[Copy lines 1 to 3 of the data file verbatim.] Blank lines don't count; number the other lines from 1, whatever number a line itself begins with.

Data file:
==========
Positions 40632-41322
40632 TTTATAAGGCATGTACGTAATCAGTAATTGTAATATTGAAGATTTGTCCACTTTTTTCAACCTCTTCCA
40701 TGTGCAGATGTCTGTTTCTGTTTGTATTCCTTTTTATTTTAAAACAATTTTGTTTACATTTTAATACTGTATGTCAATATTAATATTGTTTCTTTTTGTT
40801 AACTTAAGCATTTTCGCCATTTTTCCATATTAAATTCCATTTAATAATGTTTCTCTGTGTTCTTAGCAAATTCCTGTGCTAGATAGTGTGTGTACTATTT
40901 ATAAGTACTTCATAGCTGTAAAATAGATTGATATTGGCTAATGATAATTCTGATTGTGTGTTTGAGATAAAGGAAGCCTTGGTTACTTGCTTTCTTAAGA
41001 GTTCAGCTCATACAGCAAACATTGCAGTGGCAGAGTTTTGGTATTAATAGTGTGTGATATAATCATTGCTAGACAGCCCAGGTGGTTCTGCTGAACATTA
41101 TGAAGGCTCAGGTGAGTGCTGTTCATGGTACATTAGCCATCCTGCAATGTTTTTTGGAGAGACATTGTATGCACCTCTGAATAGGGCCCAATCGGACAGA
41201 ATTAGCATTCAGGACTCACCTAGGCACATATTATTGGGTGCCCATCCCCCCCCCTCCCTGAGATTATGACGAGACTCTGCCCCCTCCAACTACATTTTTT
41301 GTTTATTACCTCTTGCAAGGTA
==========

Positions 40632-41322
40632 TTTATAAGGCATGTACGTAATCAGTAATTGTAATATTGAAGATTTGTCCACTTTTTTCAACCTCTTCCA
40701 TGTGCAGATGTCTGTTTCTGTTTGTATTCCTTTTTATTTTAAAACAATTTTGTTTACATTTTAATACTGTATGTCAATATTAATATTGTTTCTTTTTGTT